Thompson Park, 420 Bross Street, Longmont
Free and open to the public

MAIN SERIES CONCERTS
All concerts in Vance Brand Auditorium at Skyline High School,
600 East Mountain View Ave., Longmont
Elliot Moore, conductor

Opening Night: Happy Birthday, Lenny!
Longmont Chorale, with Wade Hartrick, boy soprano|
Shostakovich: Festive Overture
Bernstein: Chichester Psalms
Mahler: Symphony No. 1, “Titan”
7:30 p.m. Saturday, Oct. 6

taka-Ruby Washington:The New York Times

Taka Kigawa. Ruby Washington/The New York Times

A Cultural Affair
With Taka Kigawa, piano
Conor Abbott Brown: How to Relax with Origami (Colorado Premiere)
Ravel: Piano Concerto in G Major
Debussy: La Mer
7:30 p.m. Saturday, Nov. 10 

Sounds of America
With Christie Conover, soprano
Robert Kurka: Symphony No. 2 (Colorado Premiere)
Samuel Barber: Knoxville: Summer of 1915
Libby Larsen: Cowboy Songs
Copland: Rodeo
7:30 p.m. Saturday, Feb. 23

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Sharon Roffman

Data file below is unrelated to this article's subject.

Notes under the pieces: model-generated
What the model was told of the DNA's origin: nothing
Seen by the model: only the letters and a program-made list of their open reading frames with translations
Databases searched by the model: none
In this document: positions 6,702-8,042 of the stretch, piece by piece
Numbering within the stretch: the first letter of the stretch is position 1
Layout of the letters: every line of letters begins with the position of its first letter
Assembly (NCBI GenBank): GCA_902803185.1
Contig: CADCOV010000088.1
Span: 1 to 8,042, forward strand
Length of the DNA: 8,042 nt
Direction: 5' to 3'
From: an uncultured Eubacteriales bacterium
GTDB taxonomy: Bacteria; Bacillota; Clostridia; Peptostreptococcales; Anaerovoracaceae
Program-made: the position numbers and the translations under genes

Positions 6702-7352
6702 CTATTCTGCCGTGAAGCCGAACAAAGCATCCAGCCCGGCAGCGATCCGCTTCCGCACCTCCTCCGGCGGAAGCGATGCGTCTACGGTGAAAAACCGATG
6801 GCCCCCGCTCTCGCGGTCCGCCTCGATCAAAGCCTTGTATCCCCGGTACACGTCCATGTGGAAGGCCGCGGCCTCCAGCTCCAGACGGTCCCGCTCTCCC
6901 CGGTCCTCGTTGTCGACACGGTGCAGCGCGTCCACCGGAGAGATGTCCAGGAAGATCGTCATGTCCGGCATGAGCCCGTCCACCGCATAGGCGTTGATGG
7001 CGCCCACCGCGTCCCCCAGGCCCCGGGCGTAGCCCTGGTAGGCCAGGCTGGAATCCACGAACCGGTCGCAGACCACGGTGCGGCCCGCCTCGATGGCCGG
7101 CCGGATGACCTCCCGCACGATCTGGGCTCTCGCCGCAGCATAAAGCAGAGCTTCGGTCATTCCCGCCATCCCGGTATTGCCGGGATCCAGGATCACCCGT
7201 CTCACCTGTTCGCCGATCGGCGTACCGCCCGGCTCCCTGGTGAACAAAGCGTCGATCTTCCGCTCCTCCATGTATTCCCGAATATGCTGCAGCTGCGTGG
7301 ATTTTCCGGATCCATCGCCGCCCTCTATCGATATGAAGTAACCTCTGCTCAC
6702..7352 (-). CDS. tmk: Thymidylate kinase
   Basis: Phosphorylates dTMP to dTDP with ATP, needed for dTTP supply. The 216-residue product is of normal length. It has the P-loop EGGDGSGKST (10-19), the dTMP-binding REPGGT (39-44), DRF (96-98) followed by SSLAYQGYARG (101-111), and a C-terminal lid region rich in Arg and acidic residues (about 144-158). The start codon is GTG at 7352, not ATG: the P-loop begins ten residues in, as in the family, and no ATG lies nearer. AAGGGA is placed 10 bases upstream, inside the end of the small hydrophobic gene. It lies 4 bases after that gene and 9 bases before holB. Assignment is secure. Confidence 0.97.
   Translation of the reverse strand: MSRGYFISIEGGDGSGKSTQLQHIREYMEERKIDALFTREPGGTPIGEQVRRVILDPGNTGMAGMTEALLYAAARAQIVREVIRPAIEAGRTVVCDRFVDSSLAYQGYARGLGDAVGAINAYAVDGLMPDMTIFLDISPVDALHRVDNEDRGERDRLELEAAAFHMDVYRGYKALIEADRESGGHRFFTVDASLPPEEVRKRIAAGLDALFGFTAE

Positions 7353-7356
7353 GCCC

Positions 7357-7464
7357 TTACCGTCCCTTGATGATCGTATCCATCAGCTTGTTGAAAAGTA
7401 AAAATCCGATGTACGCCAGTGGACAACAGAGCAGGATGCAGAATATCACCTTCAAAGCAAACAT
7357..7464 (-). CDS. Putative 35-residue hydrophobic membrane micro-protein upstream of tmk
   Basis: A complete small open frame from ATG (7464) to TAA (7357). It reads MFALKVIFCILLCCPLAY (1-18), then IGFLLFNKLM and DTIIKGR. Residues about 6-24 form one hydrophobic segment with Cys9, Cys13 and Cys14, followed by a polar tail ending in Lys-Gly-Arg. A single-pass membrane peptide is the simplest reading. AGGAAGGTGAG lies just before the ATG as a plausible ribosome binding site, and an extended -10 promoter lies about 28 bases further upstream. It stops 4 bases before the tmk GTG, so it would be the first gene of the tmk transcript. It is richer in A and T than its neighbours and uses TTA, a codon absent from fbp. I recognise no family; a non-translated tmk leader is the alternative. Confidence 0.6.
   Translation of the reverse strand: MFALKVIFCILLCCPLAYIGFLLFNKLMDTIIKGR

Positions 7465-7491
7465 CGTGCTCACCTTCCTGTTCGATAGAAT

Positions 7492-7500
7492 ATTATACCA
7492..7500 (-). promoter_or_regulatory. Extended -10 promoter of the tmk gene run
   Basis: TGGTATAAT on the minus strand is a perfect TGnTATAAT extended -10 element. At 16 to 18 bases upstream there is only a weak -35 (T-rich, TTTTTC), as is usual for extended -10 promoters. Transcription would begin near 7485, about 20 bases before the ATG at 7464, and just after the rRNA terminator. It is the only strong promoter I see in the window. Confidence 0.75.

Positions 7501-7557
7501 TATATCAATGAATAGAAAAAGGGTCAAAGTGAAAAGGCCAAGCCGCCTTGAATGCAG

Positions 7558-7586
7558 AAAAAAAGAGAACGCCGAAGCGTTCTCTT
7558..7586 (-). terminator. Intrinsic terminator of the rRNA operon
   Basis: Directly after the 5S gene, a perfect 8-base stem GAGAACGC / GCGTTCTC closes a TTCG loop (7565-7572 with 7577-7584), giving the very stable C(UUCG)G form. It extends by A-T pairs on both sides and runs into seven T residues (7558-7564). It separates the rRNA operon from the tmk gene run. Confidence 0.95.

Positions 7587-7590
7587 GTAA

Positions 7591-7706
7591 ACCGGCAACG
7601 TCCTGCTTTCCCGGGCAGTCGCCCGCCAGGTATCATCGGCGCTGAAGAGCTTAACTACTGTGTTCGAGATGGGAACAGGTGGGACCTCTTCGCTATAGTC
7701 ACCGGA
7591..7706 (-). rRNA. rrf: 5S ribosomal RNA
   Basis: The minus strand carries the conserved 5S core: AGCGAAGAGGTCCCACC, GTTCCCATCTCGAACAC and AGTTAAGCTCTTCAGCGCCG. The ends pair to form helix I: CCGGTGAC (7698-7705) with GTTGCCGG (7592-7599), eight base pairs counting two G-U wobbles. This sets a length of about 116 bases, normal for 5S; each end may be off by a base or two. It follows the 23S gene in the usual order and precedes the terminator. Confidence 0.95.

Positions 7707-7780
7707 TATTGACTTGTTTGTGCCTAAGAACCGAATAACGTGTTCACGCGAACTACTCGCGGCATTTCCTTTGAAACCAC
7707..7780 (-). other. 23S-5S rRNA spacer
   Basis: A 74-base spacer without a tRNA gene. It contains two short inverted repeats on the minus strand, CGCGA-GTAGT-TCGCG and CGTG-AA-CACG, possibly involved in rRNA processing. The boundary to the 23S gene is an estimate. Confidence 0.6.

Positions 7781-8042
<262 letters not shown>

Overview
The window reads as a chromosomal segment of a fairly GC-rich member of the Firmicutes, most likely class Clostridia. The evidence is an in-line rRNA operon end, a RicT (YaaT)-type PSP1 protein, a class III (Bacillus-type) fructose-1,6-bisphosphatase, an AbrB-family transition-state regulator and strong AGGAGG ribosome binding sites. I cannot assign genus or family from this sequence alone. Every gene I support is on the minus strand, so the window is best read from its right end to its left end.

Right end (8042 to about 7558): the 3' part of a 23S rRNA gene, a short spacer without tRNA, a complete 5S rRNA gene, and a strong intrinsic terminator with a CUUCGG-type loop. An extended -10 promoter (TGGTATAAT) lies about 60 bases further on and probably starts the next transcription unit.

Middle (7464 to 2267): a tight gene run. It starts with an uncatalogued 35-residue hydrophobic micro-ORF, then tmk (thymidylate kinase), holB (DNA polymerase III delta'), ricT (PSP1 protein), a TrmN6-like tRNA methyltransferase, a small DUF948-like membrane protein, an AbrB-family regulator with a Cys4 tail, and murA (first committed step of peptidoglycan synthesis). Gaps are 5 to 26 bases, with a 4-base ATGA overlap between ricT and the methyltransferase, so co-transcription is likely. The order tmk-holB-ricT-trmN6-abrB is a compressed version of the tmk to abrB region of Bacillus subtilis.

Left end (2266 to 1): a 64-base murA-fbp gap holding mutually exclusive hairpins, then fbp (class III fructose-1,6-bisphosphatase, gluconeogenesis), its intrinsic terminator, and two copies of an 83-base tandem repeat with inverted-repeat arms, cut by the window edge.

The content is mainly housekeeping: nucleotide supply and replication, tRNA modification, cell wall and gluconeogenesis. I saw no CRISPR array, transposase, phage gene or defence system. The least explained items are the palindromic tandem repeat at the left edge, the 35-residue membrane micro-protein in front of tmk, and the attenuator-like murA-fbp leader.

Tchaikovsky Violin Concerto
With Sharon Roffman, violin
Smetana: The Moldau
Tchaikovsky: Violin Concerto
Bartók: Concerto for Orchestra
7:30 p.m. Saturday, April 6

Pops Concert: The LSO in Space!
Celebrating 60+ years of spaceflight in the auditorium named after astronaut Vance Brand, including film music from Star Wars and E.T. as well as Holst’s The Planets and Strauss’ Also Sprach Zarathustra.
7:30 p.m. Saturday, May 11 

MUSEUM CONCERTS
Stewart Auditorium, Longmont Museum
Elliot Moore, conductor

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Alice Yoo

Haydn & Mozart
Longmont Symphony Chamber Orchestra
With Alice Yoo, cello
Richard Danielpour: Lacrimae Beati
Haydn: Cello Concerto No. 1
Mozart: Symphony No. 41 in C major, K551 (“Jupiter”)
4 p.m. Sunday, Oct. 21

Beethoven Cycle
Longmont Symphony Chamber Orchestra
Beethoven: Overture to Egmont
Shostakovich: Chamber Symphony, Op. 110a